I am no superman by any means, but I like to consider myself strong and can get through tough times with little to no trouble. But even the toughest guy bleeds, we are all human. I have never cried when things got tough or experienced loss until recently. The first time I cried was at the thought of my friend’s departure due to his graduation from university. To be honest, it was nothing compared to the imminent loss I will have.
I recently bawled my eyes out because of one of my beloved professor retired and will depart back to her home far far away. Based on my recent experience, I’ve been thinking of why. Why do we cry at loss? Why do the most toughest and level headed people cry as well?
In my opinion, it is because of emotions that we, as humans, all feel. Maybe it’s fear? Especially the fear that you have that you will most likely not see ever again? Maybe it’s because of the impact and influence the person had on you? Especially, a person who has influenced you and helped you greatly. As you know, one of my beloved professors retired and is moving very far away.. This professor has been such an influence on my life, as a student and a person. I bawled my eyes out two nights in a row (and as I am writing this) thinking of her. I just wish, if I ever become a professor (or wherever life takes me) I could be half as good as her. Never had such great sorrow until now. I hope to see her again before she leaves. Time is running out.
In the end, I don’t have all the answers. Maybe my readers will, who knows? Maybe my readers could help me? All I know is we all bleed. Even the toughest and level headed person cries. And that is okay!
pc: Huffington Post
Everybody has heard about the riddle titled ‘Who am I?’ where the guesser has to guess the identity of the person or thing based off of clues. It’s something I have trying to understand for myself. Something I have had internal fights about.
Now, I am an American. I not only have an American passport, I am proud to be an American. America has offered me opportunities throughout my life with not only educational opportunities, but awesome job opportunities and awesome friends. I not only go to Drew University, but got my dream job working for a police department for a year. I was like a fan boy when I got the job. Just like a girl with Bieber fever (is that even still a thing?). It’s the best.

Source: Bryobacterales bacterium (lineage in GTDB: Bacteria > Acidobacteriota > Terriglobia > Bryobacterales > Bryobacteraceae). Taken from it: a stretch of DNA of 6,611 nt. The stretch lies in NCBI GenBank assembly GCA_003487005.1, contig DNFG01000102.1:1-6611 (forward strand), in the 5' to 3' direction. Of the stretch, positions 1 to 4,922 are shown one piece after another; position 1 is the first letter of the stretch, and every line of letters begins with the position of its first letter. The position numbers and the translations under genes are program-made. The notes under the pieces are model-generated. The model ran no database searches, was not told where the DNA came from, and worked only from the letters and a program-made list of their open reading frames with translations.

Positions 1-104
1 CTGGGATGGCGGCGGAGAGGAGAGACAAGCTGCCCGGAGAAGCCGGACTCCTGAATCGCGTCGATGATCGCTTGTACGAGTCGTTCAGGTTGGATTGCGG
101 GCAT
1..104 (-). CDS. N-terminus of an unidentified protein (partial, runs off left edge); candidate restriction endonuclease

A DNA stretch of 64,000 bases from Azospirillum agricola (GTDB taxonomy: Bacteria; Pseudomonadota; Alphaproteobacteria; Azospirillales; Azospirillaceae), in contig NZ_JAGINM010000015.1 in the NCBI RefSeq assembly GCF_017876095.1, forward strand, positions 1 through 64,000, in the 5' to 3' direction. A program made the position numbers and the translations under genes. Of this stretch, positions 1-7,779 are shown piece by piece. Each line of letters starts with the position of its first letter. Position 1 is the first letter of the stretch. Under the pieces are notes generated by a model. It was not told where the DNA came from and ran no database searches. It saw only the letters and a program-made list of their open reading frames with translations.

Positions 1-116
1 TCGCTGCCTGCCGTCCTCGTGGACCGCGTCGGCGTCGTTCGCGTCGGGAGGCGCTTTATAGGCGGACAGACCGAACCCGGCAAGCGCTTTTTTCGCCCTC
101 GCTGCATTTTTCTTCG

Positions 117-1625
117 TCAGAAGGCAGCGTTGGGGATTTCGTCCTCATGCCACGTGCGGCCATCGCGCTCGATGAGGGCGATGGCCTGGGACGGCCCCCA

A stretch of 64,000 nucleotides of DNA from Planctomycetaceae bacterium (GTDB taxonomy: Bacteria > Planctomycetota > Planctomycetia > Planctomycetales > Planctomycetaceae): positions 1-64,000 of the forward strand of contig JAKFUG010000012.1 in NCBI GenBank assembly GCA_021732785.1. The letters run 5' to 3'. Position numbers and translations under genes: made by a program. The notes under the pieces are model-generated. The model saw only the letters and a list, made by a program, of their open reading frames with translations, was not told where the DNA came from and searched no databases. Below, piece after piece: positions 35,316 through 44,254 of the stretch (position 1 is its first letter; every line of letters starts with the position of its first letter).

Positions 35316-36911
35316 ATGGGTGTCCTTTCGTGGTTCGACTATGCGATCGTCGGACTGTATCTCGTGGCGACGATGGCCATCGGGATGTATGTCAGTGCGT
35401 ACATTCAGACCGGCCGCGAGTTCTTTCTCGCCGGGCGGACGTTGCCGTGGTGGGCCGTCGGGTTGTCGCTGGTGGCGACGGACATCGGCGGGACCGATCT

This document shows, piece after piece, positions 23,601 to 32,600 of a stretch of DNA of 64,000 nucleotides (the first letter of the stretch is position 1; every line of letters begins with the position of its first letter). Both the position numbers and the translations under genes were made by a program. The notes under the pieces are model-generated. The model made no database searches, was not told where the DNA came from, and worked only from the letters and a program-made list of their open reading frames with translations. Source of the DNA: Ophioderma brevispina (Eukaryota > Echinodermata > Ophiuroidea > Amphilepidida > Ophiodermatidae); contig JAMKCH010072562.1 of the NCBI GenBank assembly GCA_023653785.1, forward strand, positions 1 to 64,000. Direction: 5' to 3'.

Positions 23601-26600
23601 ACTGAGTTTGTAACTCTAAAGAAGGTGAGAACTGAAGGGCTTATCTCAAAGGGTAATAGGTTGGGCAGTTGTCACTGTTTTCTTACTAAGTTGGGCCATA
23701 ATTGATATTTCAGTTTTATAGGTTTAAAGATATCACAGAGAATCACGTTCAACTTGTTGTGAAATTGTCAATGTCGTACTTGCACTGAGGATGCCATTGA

Yet, at the same time I’ve had a sense of uneasiness. You see, I am a Third Culture Kid. A kid that is raised outside out of his or her parents’ culture. You see, I am Chinese American. I am more American than Chinese (Jersey represent). If you are wondering, I don’t watch Jersey Shore, but Vinny is cool.
I try to stay away from Chinese culture when out in public for fear of stereotypes. Fear of being judged maybe? For fear of being not American? However, my skin and whatever Asian features I have give my Chinese identity away. Maybe it’s those damn squinty eyes? Damn! My cover is blown. So who am I? Am I Chinese or American? I struggle with this everyday. I still don’t have an answer. I am American through and through. Yet what about my Chinese identity. Am I not doing justice by not acknowledging it? I don’t know. I am still on a journey to find it. Thank you.
Let me take you back. I was tasked to write about homelessness in a college class. I could do any topic pertaining to homelessness. I thought about writing a comparative study on homelessness in different countries, social and political causes of homelessness, deviance and homelessness, and LGBT youth homelessness. LGBT youth homelessness seemed the most interesting and I would enjoy writing it. Yet, I had doubts about writing it and I was fixated on doing the others “just to pass the class.”
In the end, I threw away my doubts and wrote about LGBT homelessness. I am so glad that I ended up writing that topic because I, for one, knew I would enjoy the process. Second, I learned a lot about the seriousness of the problem. Third, I wanted to shed light and educate people on a topic that is not discussed or understood well.
In other words, I decided to do justice to those millions of homeless youths, of which 20- 40 percent identify as LGBT. Many of them are bullied and kicked out of their houses. Many of whom end up on the streets and engage in harmful activities, such as survival sex. Activities, such as survival sex, may lead to acquiring HIV. This leads me to the fourth reason. I wanted to find a solution to help end this atrocity. Yet, the fifth and final reason was the reason that led me to doubt myself. I am a member of the LGBT community.
All my best friends know, but I was not ready to come out to my professors yet. In my mind, I was afraid. I was afraid of the reaction that my professor might get the hint and find out I am gay. I wasn’t ready yet. Trust me, no one likes to do what they are afraid to do as it might reveal our insecurities and vulnerabilities– reveal our flaws. No one likes to be exposed and feel unprotected. Yet, I decided to do it because I felt that I needed to give a megaphone and I needed to do justice to the voiceless. I needed to tell it like it is. I needed spread the words so that, together, we can find a solution.
My message isn’t so much about coming out and not being afraid of being you. My message for you is to do what you are afraid to do. You might learn something and teach others in the process. It might even make you a better person and want to do justice in this world. I know I did.